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An Econometric Study Of Deforestation In The Brazil’S Amazonian Municipalities


  • Rodolfo Prates
  • Carlos Bacha



Brazil has been pointed out as the number one country chop downing tropical native forest. This process takes place especially in the Amazon River Basin Area, which holds the largest tropical forest area in the World and spread over nine different Brazilian states, compounded of 782 cities. However, these cities have different economic structure and different paces of deforestation. Using both analytical and econometric frameworks, this paper evaluates the causes of deforestation in the Brazilian Amazonian municipalities from 2000 to 2004. Starting with an analytical framework, the main causes that led farmers to cut down forests and convert the soil use to other activities are highlighted. Basing on the analytical framework, an equation is developed and estimated using a dynamic panel data model. Agricultural prices, rural credit and government expenditure on transport have played important roles as stimulators for deforestation as well as an inertial process of deforestation has taken place. The article ends by suggesting some policies to restrain deforestation without reducing the income of farmers and the accessibility of the local population.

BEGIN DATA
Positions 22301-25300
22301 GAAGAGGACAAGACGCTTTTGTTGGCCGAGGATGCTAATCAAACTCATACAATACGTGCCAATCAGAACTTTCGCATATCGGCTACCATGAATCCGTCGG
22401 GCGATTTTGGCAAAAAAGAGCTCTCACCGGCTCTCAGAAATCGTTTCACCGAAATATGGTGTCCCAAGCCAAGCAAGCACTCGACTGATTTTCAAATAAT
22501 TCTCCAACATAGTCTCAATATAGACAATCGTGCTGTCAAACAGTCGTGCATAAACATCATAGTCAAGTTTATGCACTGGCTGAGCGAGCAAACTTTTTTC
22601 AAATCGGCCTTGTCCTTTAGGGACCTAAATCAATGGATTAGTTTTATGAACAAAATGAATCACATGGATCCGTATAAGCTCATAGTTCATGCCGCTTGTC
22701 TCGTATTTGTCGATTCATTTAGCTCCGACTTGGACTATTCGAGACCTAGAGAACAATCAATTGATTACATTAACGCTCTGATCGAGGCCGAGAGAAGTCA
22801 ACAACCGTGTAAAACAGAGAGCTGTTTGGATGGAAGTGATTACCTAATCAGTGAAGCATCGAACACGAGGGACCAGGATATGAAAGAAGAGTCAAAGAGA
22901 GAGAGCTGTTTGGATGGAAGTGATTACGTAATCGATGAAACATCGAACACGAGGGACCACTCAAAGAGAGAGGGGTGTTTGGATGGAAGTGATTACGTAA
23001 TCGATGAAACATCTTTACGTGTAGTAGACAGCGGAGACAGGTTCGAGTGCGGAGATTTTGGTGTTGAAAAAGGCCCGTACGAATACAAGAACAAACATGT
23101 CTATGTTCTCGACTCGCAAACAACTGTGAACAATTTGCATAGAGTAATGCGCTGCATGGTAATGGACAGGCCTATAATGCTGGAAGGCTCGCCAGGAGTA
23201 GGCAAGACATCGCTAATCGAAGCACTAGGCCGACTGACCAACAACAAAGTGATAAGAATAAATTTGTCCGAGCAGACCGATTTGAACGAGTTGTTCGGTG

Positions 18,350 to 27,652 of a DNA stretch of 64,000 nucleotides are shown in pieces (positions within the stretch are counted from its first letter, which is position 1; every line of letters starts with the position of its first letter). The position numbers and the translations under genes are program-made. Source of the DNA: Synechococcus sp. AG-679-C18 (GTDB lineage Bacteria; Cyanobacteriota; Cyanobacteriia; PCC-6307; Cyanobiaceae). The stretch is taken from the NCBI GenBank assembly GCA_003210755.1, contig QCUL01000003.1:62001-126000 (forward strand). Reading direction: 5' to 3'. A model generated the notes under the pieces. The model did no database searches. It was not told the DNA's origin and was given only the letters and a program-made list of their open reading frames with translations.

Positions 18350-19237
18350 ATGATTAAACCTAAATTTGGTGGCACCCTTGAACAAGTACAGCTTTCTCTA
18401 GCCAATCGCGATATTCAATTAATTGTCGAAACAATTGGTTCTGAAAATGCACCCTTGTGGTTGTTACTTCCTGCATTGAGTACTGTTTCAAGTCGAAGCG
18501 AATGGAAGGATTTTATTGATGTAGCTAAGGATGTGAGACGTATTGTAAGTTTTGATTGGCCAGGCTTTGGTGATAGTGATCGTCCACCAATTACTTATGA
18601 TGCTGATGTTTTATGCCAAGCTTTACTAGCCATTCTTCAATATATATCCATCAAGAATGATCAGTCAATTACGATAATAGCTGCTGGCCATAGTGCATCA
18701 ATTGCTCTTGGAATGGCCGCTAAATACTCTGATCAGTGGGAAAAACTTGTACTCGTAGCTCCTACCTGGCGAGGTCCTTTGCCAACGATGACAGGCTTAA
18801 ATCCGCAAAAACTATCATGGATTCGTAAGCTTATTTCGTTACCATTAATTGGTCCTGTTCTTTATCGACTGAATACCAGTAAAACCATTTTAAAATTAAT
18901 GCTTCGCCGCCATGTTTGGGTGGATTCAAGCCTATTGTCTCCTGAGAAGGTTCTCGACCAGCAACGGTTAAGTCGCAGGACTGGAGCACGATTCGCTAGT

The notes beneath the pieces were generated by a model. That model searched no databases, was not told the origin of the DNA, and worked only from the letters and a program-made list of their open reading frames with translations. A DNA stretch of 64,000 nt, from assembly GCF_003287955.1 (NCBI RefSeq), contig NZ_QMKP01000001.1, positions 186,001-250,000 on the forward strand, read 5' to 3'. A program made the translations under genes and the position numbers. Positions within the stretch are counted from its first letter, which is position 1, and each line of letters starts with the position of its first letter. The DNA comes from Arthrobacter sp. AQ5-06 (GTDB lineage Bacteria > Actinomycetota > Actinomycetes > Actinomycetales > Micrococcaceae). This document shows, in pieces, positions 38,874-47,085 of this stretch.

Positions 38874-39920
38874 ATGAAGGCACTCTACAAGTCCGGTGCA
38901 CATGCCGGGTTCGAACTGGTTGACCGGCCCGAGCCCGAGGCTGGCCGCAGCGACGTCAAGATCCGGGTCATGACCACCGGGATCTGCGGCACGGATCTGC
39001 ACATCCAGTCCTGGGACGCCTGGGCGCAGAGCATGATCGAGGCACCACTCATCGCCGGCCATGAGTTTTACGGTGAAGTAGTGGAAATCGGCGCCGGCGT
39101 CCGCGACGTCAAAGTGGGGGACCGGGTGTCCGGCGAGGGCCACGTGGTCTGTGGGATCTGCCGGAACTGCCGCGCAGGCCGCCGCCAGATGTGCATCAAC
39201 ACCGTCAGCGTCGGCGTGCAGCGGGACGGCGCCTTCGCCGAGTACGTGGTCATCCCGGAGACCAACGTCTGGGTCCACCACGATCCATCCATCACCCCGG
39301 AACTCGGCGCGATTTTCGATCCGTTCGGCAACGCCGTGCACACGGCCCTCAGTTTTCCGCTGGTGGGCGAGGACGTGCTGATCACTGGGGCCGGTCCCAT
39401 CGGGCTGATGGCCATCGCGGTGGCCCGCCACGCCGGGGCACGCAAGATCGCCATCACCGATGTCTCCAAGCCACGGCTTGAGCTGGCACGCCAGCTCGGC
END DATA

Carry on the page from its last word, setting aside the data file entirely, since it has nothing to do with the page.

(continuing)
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  • Rodolfo Prates & Carlos Bacha, 2012. "An Econometric Study Of Deforestation In The Brazil’S Amazonian Municipalities," ERSA conference papers ersa12p651, European Regional Science Association.
  • Handle: RePEc:wiw:wiwrsa:ersa12p651

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    References listed on IDEAS

    1. Arcand, Jean-Louis & Guillaumont, Patrick & Jeanneney, Sylviane Guillaumont, 2008. "Deforestation and the real exchange rate," Journal of Development Economics, Elsevier, vol. 86(2), pages 242-262, June.
    2. Angelsen, Arild, 1999. "Agricultural expansion and deforestation: modelling the impact of population, market forces and property rights," Journal of Development Economics, Elsevier, vol. 58(1), pages 185-218, February.
    3. Claudio Ferraz, 2015. "Explaining Agriculture Expansion and Deforestation: Evidence from the Brazilian Amazon – 1980/98," Discussion Papers 0106, Instituto de Pesquisa Econômica Aplicada - IPEA.
    4. Eugenio Y. Arima & Cynthia S. Simmons & Robert T. Walker & Mark A. Cochrane, 2007. "Fire In The Brazilian Amazon: A Spatially Explicit Model For Policy Impact Analysis," Journal of Regional Science, Wiley Blackwell, vol. 47(3), pages 541-567.
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